Forces of Fortune by Vali Nasr

51URteb+DsL._SX329_BO1,204,203,200_Nonfiction — print. Free Press, 2009. 308 pgs. Library copy.

This book came to my attention after seeing Nasr interviewed on “The Daily Show with Jon Stewart”; his perceptions of the necessity of a middle class in the Muslim world intrigued me and I wanted to read more about his ideas.

Subtitled “The Rise of the New Muslim Middle Class and What It Will Mean for Our World”, the book actually deals with much more than that as it traces the economic development of Dubai, Iran, Pakistan, and Turkey as well as the rest of the Middle East within the context of colonialism, secularism (which Nasr calls Kemalism), and fundamentalism and American/British/European interference as well as the influence of Islam on the economic and political climate of the Middle East. His basic premise is fundamentalism, jihad, and terrorism will only end and democracy will only win after the West opens up trade and encourages the formation of a middle class in Islamic states.

“The prevailing narrative in the West tends to emphasize that the rights that we hold so fear — the right to vote, freedom of speech, freedom of worship, freedom of association, and the rule of law — were established by the institution of democracy. Less attention is paid to the prerequisites of democracy, and the West has become too enamored of the notion that democracy will flower spontaneously once there are free and fair elections. This discounts the vital importance of fundamental changes in society, law, and the relations between states and their citizens that are necessary for democracy to succeed. Western history clearly shows that those fundamental changes follow on the evolution of commerce” (pg. 254).

Although the book begins with a discussion of Dubai, Nasr real focus is on Iran and the predicament he sees the country as in with it’s current form of government — clerical rule. According to Nasr, Iran wants to spread it’s influence across the region and realizes that the only way to do that is through commerce and free trade within the region. As long as Middle Eastern countries are dependent upon the country for goods, services, and the highly necessary electricity, Iran will be able to flex its political and religious muscle within those particular countries. The most concerning part, though, is not that Iran wants to spread its own form of Islam and government structure, but rather that the countries secular middle class is not interested in forcing the governments hand into democracy as they are worried about a repeat of the Islamic Revolution and would much rather live under an authoritarian government than an (even more) uber religious one.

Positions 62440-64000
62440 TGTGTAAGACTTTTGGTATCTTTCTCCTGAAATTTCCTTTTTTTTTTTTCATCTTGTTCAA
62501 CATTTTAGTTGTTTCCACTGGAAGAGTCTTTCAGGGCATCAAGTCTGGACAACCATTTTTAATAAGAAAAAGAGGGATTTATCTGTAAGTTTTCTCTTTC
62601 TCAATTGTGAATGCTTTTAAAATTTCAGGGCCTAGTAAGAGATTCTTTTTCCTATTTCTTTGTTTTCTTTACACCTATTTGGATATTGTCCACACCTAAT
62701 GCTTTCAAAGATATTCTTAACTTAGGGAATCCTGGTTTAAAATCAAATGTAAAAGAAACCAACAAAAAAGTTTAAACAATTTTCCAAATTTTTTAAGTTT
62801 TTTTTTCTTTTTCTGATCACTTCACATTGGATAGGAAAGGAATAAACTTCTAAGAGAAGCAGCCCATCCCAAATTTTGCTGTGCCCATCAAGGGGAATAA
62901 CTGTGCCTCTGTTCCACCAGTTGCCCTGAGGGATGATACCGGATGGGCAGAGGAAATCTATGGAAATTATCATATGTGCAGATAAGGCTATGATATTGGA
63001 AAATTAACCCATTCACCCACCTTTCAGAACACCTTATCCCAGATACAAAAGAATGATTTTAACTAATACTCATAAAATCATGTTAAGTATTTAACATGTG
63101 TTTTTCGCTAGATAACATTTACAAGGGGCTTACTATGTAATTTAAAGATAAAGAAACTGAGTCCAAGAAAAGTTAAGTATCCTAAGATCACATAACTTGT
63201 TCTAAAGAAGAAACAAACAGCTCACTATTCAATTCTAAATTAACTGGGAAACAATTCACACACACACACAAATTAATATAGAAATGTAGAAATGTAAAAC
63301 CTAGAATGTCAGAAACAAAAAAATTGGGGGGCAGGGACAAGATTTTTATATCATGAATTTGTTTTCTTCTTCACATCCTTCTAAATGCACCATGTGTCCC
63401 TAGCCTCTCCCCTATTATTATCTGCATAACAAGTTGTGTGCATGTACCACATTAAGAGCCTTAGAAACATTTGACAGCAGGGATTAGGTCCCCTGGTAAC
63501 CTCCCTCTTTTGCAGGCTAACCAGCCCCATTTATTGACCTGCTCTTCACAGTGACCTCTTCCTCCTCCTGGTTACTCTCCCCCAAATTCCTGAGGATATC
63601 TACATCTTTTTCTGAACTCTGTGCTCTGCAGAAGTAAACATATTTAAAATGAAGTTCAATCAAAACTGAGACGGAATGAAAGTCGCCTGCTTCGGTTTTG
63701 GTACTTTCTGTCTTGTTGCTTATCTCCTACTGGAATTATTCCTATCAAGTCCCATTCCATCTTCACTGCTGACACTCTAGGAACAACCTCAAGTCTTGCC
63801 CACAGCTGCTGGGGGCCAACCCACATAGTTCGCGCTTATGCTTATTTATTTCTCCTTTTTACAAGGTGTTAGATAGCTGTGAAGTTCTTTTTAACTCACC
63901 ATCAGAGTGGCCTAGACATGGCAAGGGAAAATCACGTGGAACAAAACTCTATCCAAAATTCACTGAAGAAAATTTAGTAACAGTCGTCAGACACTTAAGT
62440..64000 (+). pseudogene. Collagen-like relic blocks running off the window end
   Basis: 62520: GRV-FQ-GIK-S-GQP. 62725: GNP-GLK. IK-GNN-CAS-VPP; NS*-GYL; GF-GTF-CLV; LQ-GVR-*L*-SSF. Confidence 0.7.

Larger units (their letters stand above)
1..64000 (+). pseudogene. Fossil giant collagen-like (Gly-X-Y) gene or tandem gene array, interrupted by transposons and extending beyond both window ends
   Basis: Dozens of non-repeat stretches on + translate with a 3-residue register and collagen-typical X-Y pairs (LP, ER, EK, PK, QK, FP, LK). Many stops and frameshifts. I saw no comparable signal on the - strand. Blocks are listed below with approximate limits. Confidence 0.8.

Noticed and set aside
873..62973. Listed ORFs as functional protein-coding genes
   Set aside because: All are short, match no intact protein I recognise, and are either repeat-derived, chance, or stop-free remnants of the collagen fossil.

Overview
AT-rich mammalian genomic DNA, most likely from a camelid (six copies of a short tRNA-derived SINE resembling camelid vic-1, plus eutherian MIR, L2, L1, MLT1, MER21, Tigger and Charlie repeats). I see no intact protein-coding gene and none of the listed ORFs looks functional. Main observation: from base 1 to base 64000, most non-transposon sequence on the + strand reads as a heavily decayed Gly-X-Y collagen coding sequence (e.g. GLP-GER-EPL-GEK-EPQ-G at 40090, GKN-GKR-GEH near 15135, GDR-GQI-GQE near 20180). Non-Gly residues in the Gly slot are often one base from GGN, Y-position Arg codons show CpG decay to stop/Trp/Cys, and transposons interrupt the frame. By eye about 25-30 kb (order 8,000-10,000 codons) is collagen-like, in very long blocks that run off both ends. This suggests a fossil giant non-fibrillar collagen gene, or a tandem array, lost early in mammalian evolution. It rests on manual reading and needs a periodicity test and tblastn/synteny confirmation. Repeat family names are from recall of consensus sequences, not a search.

“The plight of the Iranian middle-class intellectuals and artists, writers and academics, businessmen and civil servants after the Islamic Revolution made an enormous impression on their counterparts elsewhere in the Muslim world. From Morocco to Malaysia, whatever the sins and failings of the state and its elite, the middle class perceived that it would be subjected to the same face without the state’s protection. The middle class would not be fooled again. All around the Middle East ever since, thought the secular middle class has engaged in plenty of criticism of government, and when the opportunity has presented itself, has often expressed support for democracy — even spearheading massive protests in Iran and Pakistan recently — they have generally shunned alliances with Islamic forces. When push comes to shove, the middle class has lined up behind authoritarian, secular leaders as against fundamentalists. This dependence has been expedient, but it has also meant that that the secular middle class has not, by and large, acted as a force for cultural, economic, and political liberalization. In the many battles between governments and fundamentalists that have raged in the region, the middle class has played a secondary role at best” (pg. 141).

Nasr  makes the case that fundamentalism is a reaction to the secular autocrats of the early 20th century. Ataturk, Pahlavi, and the other rulers of Middle East accomplished a great deal by importing Western technology and political structures, but they believed progress came from the state, not the people. Their rigidity led to a backlash that we have been grappling with for thirty years. But Nasr doesn’t see Iran’s fear having much of a bases in the rest of the Islamic world because, according to him, fundamentalism is on its way out. Thanks in part to the rise in Islamic banking, which allows the most fervent of Muslims to participate in the global economy, the radical Islam practiced by Islamic terrorist organizations is no longer maintaining sway over the middle class.

“Khomeini’s radical breed of fundamentalism is by no means ascendant in the region today. The great promise of the new pious middle class that is rising to prominence in so many pockets of the region is that it has rejected such extremism and is practicing a new blending os Islam and capitalist believe in entrepreneurship and self-reliance, which can pave the way for liberalization, and for accommodation with the West. Those championing this blending for the most part seek ever more integration for the region’s national economies into the global capitalist system” (pg. 144).

His claims are interesting as well as the wealth of background information provided, although I did begin to lose focus during the second to last chapter which talked about Turkey. For the most part, the book is so well-written that I quickly forgot Nasr’s premise and just tried to absorb all the facts, but when all is said and done I do believe his premise does have some wait the United States and the rest of the world should take note of. It’s certainly much easier to make friends with trade than bombs.

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